RAF Waddington is located beside the village of Waddington, just south of Lincoln.

The station opened in 1916 as a Royal Flying Corps flying training station. Hundreds of pilots, including members of the US Army, were taught to fly a variety of aircraft types. The station was put into care and maintenance in 1920 and was enlarged when major RAF expansion began. Many of the buildings constructed are still in use today. It reopened as a fully equipped bomber base in March 1937 with squadrons flying the Bristol Blenheim and later Handley Page Hampdens.

In November 1940 it was the first station to receive the Avro Manchester heavy bomber and, in another first, No. 44 Squadron was the first in RAF Bomber Command to fly operationally with the Avro Lancaster in March 1942 from Waddington.

Waddington hosted a variety of Lancaster and Avro Lincoln squadrons. The station was put into care and maintenance again in 1953 to prepare it for the V-bomber force.

In June 1954 the Queen approved the RAF Waddington badge, incorporating the towers of Lincoln cathedral, and on. Since then all Waddington aircraft have carried the City Crest.

The RAF Waddington Station badge depicts Lincoln Cathedral rising through the clouds, with the motto ‘For Faith and Freedom’ emblazoned below

In June 1955 two Canberra squadrons arrived, operating at the base before disbanding in December 1957. The first Avro Vulcans arrived in May 1957. No. 83 Squadron became the first in the RAF to receive the Vulcan.

25th April 1959 the station was granted the Freedom of the City of Lincoln.

To celebrate the RAF station’s centenary in 2016 service personnel marched proudly through Lincoln High Street, exercising their right to the Freedom of the City. This is an honour which dates to Roman times. An ancient honour granted to military organisations giving them the right to enter the city “with drums beating, colours flying, and bayonets fixed”.

Vulcans of the Waddington Wing carried the City of Lincoln shield on their tailfins.

By August 1961 three squadrons of Vulcans were based at the station and remained there until March 1984 with the aircraft type’s planned retirement being postponed because of the Falklands conflict in 1982.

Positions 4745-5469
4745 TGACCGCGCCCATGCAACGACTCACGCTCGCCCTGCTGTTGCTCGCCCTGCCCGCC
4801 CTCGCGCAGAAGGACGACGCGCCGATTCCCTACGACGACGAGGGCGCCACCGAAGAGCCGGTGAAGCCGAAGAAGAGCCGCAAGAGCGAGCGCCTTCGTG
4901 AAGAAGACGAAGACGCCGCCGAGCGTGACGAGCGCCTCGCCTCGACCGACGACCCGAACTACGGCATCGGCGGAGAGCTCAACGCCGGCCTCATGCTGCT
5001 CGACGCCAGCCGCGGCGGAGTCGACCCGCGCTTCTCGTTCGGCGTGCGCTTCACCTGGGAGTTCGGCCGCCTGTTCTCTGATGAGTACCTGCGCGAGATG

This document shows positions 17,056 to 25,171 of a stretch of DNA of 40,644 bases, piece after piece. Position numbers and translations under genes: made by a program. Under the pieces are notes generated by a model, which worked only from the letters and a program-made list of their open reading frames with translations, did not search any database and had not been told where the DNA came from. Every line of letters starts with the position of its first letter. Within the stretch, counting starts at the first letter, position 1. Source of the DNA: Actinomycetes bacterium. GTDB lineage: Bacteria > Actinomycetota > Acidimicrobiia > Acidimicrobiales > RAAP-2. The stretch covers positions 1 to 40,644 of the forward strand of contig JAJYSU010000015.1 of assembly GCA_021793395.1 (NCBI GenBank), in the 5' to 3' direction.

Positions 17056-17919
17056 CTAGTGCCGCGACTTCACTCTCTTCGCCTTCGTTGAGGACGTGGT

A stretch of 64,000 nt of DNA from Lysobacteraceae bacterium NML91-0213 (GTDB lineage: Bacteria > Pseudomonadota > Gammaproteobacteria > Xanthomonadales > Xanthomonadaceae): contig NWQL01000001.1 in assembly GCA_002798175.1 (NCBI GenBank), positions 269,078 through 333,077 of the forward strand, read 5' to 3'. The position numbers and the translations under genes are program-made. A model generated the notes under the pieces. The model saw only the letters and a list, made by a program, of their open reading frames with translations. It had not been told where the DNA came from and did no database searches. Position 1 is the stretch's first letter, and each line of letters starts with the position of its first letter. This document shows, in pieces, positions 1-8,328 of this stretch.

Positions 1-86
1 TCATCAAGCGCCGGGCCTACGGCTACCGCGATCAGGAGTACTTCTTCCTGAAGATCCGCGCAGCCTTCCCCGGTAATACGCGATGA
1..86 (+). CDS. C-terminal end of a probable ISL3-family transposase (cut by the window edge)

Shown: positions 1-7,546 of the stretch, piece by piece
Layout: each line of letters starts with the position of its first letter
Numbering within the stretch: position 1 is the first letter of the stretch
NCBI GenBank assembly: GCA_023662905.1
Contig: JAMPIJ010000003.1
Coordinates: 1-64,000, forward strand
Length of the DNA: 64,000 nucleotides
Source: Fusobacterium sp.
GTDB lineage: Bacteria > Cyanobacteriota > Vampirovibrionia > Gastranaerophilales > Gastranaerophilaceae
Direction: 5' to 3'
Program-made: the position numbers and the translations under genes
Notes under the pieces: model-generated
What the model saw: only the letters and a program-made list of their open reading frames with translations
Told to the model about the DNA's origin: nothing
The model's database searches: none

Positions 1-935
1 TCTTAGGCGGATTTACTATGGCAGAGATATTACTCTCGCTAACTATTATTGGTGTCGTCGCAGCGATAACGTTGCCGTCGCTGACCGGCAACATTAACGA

At the time of the conflict in 1982 there were only three Vulcan squadrons remaining, Nos 44, 50 and 101 Squadrons, all based at RAF Waddington. Operation Black Buck saw three aircraft and crews from Waddington take part in a long-range bombing raid on Port Stanley airfield in the Falkland Islands. The three Vulcan B2s, XM597, XM598, and Vulcan XM607 captained by Flight Lieutenant Martin Withers (on missions one and seven), were twenty-two years old and were selected because they had the more powerful Olympus 301 engines.

The gate guardian at RAF Waddington is Avro Vulcan XM607.

The last operational Vulcan squadron, No. 50, disbanded for the last time in March 1984.

The Vulcan had been a popular performer at airshows, so it was decided after the disbandment of No. 50 Squadron to set up the Vulcan Display Flight (VDF) to continue display flying, with the aircraft based at RAF Waddington. Prior to the formation of the VDF various Vulcans were displayed by operational RAF squadrons as part of their normal duties. The first VDF display, performed using XL426 (now based at Southend), was at RAF Honington on 23rd May 1984. XL426 went on to complete over 50 displays in the 1984 season. XH558 took over the role of display aircraft in May 1985.

As a result of budget cuts, it was decided by the MoD to discontinue the VDF as it couldn’t justify the cost of maintaining a single aircraft type simply for display purposes. The final display flight, performed using XH558, was at RAF Cranfield on 20 September 1992. The VDF was disbanded in 1993.

Today, Waddington is one of the RAF’s busiest operational airfields and its squadrons and personnel are involved in supporting operations all around the world.